The White Stripes
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The White Stripes were an American rock duo formed in Detroit, Michigan, in 1997. The group consisted of Jack White (songwriter, vocals, guitar, piano, and mandolin) and his one-time wife Meg White (drums and vocals). After releasing several singles and three albums within the Detroit music scene, The White Stripes rose to prominence in 2002 as part of the garage rock revival scene. Their successful and critically acclaimed albums White Blood Cells and Elephant drew attention from a large variety of media outlets in the United States and the United Kingdom. The single "Seven Nation Army", which used a guitar and an octave pedal to create the iconic opening riff, became one of their most recognizable songs. The band recorded two more albums, Get Behind Me Satan in 2005 and Icky Thump in 2007, and dissolved in 2011 after a lengthy hiatus from performing and recording.
The White Stripes used a low-fidelity approach to writing and recording. Their music featured a melding of garage rock and blues influences and a raw simplicity of composition, arrangement, and performance. The duo were also noted for their fashion and design aesthetic which featured a simple color scheme of red, white, and black—which was used on every album and single cover the band released—as well as the band's fascination with the number three. The band's discography consists of six studio albums, two live albums, one extended play (EP), one concert film, one tour documentary, 26 singles, and 14 music videos. Their last three albums each won the Grammy Award for Best Alternative Music Album. In 2015, they were ranked No. 6 on Rolling Stone's list of the 20 Greatest Duos of All Time.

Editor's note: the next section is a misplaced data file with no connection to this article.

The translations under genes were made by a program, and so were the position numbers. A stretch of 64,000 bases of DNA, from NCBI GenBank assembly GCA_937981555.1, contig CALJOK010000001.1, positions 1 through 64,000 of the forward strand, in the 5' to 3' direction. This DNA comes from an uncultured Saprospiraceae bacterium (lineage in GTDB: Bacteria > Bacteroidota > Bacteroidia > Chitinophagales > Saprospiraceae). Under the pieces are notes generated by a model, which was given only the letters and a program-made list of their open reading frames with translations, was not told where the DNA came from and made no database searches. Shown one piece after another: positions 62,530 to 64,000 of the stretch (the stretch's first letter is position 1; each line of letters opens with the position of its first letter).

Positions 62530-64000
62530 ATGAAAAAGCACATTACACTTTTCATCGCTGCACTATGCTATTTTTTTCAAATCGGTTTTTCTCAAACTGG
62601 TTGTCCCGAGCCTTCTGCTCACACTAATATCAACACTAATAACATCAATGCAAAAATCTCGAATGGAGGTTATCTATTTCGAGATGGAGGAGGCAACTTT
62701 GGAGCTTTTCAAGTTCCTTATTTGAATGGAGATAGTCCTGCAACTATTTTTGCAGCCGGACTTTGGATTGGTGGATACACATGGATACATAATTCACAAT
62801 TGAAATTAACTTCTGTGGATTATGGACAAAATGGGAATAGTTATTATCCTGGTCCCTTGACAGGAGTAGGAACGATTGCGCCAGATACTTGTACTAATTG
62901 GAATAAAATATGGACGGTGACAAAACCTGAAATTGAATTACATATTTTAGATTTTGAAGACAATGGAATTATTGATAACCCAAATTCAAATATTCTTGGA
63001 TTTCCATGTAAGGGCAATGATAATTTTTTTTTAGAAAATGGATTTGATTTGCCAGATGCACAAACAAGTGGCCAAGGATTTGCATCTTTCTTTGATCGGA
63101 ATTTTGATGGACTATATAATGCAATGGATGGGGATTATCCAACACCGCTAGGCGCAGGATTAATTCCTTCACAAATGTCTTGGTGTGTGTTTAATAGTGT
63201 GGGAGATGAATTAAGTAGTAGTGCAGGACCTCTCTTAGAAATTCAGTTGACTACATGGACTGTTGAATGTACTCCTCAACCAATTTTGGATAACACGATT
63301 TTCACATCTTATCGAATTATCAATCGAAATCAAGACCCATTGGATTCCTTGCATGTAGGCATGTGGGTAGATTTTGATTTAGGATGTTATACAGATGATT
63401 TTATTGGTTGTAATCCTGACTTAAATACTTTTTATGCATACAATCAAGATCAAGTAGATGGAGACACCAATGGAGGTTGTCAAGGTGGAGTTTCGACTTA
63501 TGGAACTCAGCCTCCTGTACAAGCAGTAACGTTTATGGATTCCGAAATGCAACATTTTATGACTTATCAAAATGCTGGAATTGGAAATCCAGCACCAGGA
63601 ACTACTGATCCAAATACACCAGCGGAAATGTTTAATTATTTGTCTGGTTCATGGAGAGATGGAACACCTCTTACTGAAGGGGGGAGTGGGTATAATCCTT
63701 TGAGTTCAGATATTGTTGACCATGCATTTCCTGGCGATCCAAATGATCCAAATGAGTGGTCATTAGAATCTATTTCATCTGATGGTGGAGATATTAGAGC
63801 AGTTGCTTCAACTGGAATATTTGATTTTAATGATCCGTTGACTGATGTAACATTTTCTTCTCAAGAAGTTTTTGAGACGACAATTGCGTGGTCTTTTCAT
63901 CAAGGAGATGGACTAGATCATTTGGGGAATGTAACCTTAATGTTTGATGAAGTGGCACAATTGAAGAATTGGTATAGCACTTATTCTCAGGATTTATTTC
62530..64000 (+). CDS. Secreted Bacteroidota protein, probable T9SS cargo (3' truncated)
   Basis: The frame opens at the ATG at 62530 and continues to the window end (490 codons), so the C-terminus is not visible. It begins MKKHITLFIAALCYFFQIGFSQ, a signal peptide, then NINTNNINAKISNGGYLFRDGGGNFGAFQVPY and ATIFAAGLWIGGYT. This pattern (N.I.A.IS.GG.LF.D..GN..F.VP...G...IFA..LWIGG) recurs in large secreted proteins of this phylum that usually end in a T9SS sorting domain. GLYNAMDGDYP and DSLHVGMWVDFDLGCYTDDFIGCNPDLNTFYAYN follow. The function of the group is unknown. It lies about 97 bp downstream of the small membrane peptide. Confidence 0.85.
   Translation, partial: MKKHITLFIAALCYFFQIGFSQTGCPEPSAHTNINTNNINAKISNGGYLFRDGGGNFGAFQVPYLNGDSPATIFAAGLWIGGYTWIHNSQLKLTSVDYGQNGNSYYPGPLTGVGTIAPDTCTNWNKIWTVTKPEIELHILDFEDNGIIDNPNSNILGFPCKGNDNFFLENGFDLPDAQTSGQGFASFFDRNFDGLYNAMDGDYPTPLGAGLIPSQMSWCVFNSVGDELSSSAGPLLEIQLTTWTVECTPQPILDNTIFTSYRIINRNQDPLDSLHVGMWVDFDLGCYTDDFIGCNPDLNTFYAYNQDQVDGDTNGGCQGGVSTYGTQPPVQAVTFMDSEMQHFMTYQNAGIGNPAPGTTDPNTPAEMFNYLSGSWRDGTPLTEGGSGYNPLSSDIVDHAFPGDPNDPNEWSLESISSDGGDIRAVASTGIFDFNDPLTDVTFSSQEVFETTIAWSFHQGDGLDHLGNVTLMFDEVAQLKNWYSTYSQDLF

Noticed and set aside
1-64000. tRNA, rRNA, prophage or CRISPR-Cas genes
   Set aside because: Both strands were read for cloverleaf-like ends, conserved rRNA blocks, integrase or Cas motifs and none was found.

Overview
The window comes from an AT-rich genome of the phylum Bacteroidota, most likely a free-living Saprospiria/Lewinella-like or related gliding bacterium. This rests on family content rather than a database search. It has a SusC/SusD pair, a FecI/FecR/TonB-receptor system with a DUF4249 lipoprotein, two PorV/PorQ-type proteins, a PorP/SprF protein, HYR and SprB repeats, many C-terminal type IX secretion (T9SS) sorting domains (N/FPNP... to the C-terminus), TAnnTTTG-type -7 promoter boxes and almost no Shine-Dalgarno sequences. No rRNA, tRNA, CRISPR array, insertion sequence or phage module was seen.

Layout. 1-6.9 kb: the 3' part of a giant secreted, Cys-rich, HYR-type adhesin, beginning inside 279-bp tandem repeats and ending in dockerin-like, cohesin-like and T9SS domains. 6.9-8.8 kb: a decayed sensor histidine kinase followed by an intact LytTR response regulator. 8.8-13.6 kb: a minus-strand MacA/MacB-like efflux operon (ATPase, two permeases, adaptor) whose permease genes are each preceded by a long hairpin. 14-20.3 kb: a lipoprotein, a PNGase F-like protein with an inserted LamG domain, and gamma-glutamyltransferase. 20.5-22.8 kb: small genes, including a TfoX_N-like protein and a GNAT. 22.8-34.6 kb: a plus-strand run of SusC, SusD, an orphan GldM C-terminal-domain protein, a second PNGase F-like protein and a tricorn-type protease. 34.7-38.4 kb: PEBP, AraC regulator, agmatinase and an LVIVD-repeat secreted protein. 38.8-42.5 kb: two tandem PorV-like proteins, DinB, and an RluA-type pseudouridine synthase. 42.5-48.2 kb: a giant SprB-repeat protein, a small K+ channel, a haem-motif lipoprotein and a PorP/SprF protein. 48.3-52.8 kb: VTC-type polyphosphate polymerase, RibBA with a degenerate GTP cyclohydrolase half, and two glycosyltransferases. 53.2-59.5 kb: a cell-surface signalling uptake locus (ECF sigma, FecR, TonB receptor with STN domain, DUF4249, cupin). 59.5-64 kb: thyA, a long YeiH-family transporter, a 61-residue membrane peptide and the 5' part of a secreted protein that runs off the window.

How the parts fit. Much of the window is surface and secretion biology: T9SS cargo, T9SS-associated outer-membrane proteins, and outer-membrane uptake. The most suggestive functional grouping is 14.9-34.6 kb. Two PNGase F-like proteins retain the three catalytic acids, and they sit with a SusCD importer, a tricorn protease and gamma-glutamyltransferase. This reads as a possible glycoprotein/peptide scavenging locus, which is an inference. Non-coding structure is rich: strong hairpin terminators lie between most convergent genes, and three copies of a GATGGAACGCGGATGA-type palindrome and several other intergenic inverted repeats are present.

Last Updated: October 11, 2020